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Nutrient deposition on Arctic fox dens creates atypical tundra plant assemblages at the edge of the Arctic

Citation

Markham, John; Fafard, Paul; Roth, Jim (2019), Nutrient deposition on Arctic fox dens creates atypical tundra plant assemblages at the edge of the Arctic, Dryad, Dataset, https://doi.org/10.5061/dryad.8sf7m0ch7

Abstract

Questions: In most ecosystems, some organisms can be considered ecosystem engineers because they modify their physical environment in a way that can affect many other organisms. Nutrient deposition may be extremely important as an ecosystem engineering activity in nutrient-limited environments, but this mechanism remains understudied. In low-Arctic tundra, a region characterized by continuous permafrost, low-nutrient soils, and slow nutrient turnover, Arctic foxes (Vulpes lagopus) concentrate nutrients on their dens through fecal deposition and feeding their young. This nutrient concentration enhances productivity in patches on the landscape, likely creating a unique habitat for a variety of plants, and could have cascading effects on the distribution and diversity of vegetation on the tundra.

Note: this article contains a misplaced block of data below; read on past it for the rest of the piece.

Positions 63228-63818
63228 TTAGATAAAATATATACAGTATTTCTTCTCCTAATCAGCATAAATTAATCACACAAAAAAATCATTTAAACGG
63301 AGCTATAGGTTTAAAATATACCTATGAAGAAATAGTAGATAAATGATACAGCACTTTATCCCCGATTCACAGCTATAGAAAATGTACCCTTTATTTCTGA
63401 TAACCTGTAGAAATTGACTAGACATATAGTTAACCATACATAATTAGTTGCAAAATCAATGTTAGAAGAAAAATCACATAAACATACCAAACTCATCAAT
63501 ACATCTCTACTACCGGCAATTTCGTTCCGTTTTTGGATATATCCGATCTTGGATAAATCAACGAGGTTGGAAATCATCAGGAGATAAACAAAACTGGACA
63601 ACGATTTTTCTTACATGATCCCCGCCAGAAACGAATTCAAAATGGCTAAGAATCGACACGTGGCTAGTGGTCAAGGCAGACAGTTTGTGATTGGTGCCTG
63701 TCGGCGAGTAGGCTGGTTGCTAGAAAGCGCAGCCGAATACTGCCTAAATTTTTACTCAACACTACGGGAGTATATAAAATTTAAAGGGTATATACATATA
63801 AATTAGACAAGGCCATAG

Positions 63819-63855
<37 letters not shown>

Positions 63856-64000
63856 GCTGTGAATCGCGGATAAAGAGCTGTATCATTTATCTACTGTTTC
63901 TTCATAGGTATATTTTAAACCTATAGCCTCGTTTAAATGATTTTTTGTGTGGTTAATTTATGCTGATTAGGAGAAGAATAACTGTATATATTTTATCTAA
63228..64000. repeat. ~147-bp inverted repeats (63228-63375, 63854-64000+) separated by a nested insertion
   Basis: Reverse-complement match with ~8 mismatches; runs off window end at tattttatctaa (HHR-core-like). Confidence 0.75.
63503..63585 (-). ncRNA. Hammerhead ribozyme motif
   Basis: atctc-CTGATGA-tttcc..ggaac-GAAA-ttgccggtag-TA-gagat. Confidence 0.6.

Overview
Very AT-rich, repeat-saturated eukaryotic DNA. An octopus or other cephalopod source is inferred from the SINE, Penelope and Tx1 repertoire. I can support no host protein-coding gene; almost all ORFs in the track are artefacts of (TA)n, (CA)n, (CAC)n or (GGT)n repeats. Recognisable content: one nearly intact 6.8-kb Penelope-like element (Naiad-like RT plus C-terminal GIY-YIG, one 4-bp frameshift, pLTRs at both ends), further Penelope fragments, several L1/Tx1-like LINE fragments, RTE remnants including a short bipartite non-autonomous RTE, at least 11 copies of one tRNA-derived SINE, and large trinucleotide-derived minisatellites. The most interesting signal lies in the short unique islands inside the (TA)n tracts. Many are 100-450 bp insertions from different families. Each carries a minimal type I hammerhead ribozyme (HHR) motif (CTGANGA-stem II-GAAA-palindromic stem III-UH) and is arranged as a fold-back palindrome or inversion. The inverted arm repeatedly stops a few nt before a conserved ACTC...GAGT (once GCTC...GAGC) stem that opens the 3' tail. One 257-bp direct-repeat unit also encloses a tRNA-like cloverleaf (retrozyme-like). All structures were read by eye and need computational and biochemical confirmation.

Location: Low-Arctic tundra in Wapusk National Park, Manitoba, Canada

Methods: We quantified differences in vegetation composition between 20 fox dens and adjacent control sites. 

Results: Plant growth form differed greatly between dens, which were dominated by deciduous grasses near the coast and erect shrubs farther from the coast, and control sites, which were dominated by evergreen prostrate shrubs. Dens also had more forb cover and less cover of lichens, mosses, and sedges. Species composition also varied greatly between control and den areas, with 17 of the 20 species found in at least 10% of the sampled sites being indicator species for dens or control sites. 

Conclusions: By providing habitat for plants reliant on higher nutrient availability not typical of tundra heath, Arctic foxes enhance the biodiversity of the region. These erect plants may also help create new habitat by retaining snow on normally windswept beach ridges. Overall, this study illustrates the broader impacts of predators on diversity and community composition through mechanisms other than predation.

Funding

Natural Sciences and Engineering Research Council of Canada